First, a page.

It was a week for nerds and geeks on Reddit as a broad spectrum of geekdom lit up the site’s live-interview section.
Superstar astrophysicist and educator Neil deGrasse Tyson finished up his trilogy of AMAs on Sunday. This time around questions got a lot less scientific and a lot more silly. (“who is your celebrity crush?”) Still, you can almost feel the separation anxiety as Tyson bid adieu to his Reddit fans.
Tyson was accompanied this week by former boy genius turned recluse turned adult genius Stephen Wolfram, former NASA shuttle engineer Paul Lutus, and Tim Shafer, the designer of hugely successful adventure games such as Monkey Island 2, Fandango, and Day of the Tentacle.
If that wasn’t enough, Charley Koontz, the actor who plays lovable mega geek and Dungeons and Dragons fan Fat Neil on NBC’s Community, stopped by on Wednesday.
So brace yourself for a geekgasm (you know, if that’s how you react to this kind of thing) as you read this week’s best AMAs.
Below, we’ve compiled the top seven posts (seven being our lucky number) from Reddit’sr/IAmA this week, as voted by redditors themselves. We’ve also included a sample question and answer from each. For the complete list, check here.
A note on terminology: AMA stands for “ask me anything,” while “IAmA” is simply “I am a;” AMAA means “ask me almost anything.”
Q: What can you tell a young man looking for motivation in life itself? (yourflysopen)
A: The problem, often not discovered until late in life, is that when you look for things like love, meaning, motivation, it implies they are sitting behind a tree or under a rock. The most successful people recognize, that in life they create their own love, they manufacture their own meaning, they generate their own motivation.
For me, I am driven by two main philosophies, know more today about the world than I knew yesterday. And along the way, lessen the suffering of others. You’d be surprised how far that gets you.
Q: Do you believe that the ‘Technological Singularity’ is coming, and if so, when? How soon do you think we will see AI pass the Turing test? (lambo91)
A: I think the Turing test will creep up on us. There will be more and more “outsourcing” of human activities (remembering things, figuring things out, recognizing things, etc.) to automated systems. And the line between what’s human and what’s machine will blur.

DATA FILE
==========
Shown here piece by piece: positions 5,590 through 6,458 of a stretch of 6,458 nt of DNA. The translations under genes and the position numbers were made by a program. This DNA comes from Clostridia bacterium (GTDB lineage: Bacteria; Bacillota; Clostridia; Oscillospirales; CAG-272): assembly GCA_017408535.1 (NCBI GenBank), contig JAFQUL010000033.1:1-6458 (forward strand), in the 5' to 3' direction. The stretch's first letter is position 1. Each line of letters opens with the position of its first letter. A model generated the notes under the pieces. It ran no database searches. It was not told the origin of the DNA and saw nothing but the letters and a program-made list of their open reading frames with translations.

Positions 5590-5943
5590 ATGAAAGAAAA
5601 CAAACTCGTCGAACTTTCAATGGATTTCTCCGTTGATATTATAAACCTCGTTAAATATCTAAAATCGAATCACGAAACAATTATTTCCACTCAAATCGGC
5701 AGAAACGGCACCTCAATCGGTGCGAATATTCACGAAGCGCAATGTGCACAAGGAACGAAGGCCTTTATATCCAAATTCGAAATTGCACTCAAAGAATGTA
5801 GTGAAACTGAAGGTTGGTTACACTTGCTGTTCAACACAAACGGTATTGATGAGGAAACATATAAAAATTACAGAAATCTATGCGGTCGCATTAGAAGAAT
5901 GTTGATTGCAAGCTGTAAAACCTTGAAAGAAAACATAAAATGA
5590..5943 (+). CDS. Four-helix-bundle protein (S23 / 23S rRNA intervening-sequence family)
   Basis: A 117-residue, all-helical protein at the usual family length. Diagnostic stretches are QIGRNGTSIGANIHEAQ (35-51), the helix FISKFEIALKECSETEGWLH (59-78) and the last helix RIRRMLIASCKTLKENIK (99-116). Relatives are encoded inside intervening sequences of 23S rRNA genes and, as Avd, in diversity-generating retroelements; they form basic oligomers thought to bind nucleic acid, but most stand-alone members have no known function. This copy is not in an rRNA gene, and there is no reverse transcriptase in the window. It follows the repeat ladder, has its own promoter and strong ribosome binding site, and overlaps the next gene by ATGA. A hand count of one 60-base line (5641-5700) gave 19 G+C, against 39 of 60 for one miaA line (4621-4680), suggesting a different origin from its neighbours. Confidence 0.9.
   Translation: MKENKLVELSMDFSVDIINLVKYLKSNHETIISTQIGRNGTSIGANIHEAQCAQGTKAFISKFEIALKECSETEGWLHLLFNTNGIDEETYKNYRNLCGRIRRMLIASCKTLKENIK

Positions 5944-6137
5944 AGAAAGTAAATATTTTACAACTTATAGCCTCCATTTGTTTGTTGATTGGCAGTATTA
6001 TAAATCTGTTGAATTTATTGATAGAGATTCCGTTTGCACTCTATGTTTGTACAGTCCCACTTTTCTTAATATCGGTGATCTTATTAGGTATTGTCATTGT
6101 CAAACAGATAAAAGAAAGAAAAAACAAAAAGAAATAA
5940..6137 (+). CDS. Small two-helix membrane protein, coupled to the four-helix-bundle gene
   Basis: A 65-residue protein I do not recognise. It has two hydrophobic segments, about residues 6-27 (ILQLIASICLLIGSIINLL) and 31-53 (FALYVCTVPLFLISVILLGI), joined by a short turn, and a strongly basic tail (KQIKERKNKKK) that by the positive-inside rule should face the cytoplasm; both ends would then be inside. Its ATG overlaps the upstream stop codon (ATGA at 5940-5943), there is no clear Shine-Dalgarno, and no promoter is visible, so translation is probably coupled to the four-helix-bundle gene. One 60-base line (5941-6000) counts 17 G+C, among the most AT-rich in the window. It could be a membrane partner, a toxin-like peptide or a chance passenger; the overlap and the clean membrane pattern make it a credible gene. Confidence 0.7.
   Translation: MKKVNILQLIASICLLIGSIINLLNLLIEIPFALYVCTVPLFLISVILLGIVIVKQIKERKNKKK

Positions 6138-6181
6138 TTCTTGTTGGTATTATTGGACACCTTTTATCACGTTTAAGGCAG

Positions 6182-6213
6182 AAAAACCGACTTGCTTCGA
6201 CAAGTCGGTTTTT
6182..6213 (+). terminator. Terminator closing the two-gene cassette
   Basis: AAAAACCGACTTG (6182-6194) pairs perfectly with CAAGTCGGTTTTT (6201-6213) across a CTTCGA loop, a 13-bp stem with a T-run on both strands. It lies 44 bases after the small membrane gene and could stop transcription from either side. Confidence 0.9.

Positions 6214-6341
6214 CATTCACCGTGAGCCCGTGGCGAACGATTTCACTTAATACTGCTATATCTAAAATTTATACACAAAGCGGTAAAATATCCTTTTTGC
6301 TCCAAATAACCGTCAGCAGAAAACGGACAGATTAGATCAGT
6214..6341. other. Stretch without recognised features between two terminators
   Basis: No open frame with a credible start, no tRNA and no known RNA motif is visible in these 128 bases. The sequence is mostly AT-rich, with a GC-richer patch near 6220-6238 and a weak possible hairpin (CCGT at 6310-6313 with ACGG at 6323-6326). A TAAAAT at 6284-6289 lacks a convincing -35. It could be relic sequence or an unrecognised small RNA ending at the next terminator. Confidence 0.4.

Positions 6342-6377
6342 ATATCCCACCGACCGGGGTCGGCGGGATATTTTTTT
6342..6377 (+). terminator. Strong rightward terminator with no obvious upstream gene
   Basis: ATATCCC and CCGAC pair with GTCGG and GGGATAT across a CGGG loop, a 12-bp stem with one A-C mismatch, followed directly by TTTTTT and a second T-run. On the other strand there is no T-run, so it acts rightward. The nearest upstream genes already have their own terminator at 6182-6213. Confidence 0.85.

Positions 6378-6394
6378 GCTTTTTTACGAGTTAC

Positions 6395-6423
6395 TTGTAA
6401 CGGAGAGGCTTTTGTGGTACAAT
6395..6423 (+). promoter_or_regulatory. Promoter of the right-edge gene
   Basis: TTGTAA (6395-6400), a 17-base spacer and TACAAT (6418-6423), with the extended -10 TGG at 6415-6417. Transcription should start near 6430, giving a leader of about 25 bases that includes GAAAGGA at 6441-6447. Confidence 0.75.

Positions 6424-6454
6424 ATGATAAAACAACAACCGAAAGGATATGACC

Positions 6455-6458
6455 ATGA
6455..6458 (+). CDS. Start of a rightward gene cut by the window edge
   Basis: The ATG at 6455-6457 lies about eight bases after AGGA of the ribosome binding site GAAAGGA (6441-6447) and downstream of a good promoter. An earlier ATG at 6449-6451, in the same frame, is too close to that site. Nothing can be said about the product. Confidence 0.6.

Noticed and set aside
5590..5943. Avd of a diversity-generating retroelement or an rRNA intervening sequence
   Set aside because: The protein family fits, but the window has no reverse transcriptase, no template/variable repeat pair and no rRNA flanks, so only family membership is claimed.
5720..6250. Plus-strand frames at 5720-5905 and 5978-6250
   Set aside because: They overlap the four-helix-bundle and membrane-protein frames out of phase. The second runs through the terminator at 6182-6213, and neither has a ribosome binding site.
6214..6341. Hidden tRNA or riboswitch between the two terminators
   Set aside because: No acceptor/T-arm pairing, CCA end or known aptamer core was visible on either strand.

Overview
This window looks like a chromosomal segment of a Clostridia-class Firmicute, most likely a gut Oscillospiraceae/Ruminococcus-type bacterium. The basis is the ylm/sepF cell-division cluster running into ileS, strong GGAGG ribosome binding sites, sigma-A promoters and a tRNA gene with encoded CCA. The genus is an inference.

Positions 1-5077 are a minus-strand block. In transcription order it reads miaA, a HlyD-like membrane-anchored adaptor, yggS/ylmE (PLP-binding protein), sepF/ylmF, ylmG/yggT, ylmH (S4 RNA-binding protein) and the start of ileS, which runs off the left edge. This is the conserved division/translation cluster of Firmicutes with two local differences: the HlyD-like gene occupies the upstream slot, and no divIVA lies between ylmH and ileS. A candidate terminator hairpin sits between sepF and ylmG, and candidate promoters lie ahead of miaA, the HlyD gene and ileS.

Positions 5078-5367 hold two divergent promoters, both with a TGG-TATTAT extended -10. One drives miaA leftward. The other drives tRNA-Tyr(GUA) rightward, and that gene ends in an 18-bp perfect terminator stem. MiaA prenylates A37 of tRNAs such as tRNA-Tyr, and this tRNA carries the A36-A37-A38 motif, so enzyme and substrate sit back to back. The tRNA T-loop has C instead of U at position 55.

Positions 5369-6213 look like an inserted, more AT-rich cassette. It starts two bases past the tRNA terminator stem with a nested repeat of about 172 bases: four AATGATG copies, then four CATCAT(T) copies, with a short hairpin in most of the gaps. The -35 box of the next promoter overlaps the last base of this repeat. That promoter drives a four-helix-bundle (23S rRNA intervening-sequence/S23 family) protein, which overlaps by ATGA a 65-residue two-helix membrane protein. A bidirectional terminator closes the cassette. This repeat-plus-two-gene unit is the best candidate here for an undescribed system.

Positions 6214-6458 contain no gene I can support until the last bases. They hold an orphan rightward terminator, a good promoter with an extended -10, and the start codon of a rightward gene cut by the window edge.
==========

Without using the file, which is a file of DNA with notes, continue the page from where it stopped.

For example, I wouldn’t be surprised if a future Wolfram|Alpha wouldn’t be inserted in the loop for peoples’ email or texts: if you want to ask someone a simple question, their “AI” might respond for them.
Q: Is there any “motto” that you follow when designing your games? What inspires your designs? (Gamexcb)
A: Lets see… “All games are wish fulfillments…” “don’t be afraid of stupid-sounding ideas…” (three-headed-monkey rule) “get home by 6:30 so my wife doesn’t get mad…”
Q: Describe your perfect Sunday. (Arsingr)
A: I was working on the Shuttle in the early 1970s. One Sunday I decided to take a bike ride.
I saw a hot-air balloon in the distance, moving slowly across the landscape, slow enough so I could keep up.
For the next four hours, I pedaled by bike and tried to stay directly under the balloon. It was great fun — like being in the balloon, but on the ground at the same time. It was a pretty day, with just the slightest wind blowing.
Finally the balloonists decided to land. I jumped off my bike, caught their mooring line, and kept them from drifting into a tree.
It was the most perfect experience.
Q: How do you feel about the story of Fat Neil? (ra602)
A: really great actually. It’s hard for a heavier actor to get parts where they are not just a fat joke for a half second. so when I got the D&D episode and had the opportunity to be featured so heavily and also have such a complete arc it was really exciting. I learned a lot about me as an actor while I was doing it. I can’t ignore what I look like, its ok to comment on it because its a real thing. but at the same time I try to control it. I have a sense of humor about it, but I don’t wanna portray characters that are just the butt of the joke.
Q: Have any of you considered leaving the site? It seems like you have kept your cast fairly consistent? How nice is the atmosphere? (OriginalBubs)
A: We all have dreams of bigger and better things but what would we do without 5sf? We’ve been doing this for so long and so consistently that it’s been ingrained into our brains. I mean, in the end my goal is to not have to work stupid soul sucking jobs to stay financially afloat and just focus on comedy. I love 5sf and whenever I get exhausted and mentally drained (which happens a lot) from the grind I get cheered up when the site gets a really sincere email or comment from a fan. I’ve made a lot of friends because they love 5sf. Feels pretty good.
Q: I’d really like to know how you achieve that perfect balance of sadness and humor in a scene. (ashmaht)
A:Getting the balance of humour and sadness is a wonderfully hard thing to do. I spent months on both films trying to get it right. You’re trying to make a film that is neither all comedy or all drama, it’s something in between. The problem with making films like this is they are hard to market – audiences need to know exactly what they are seeing. They know what Spiderman 13 will be like but with a small film from NZ that’s sad and charming and funny and poignant etc it’s hard to convey that on a poster. Usually my scripts read funny in the first half and depressing in the second, so I have to go through and punch them up with a few gags to balance the 2nd half.
Photo of Paul Lutus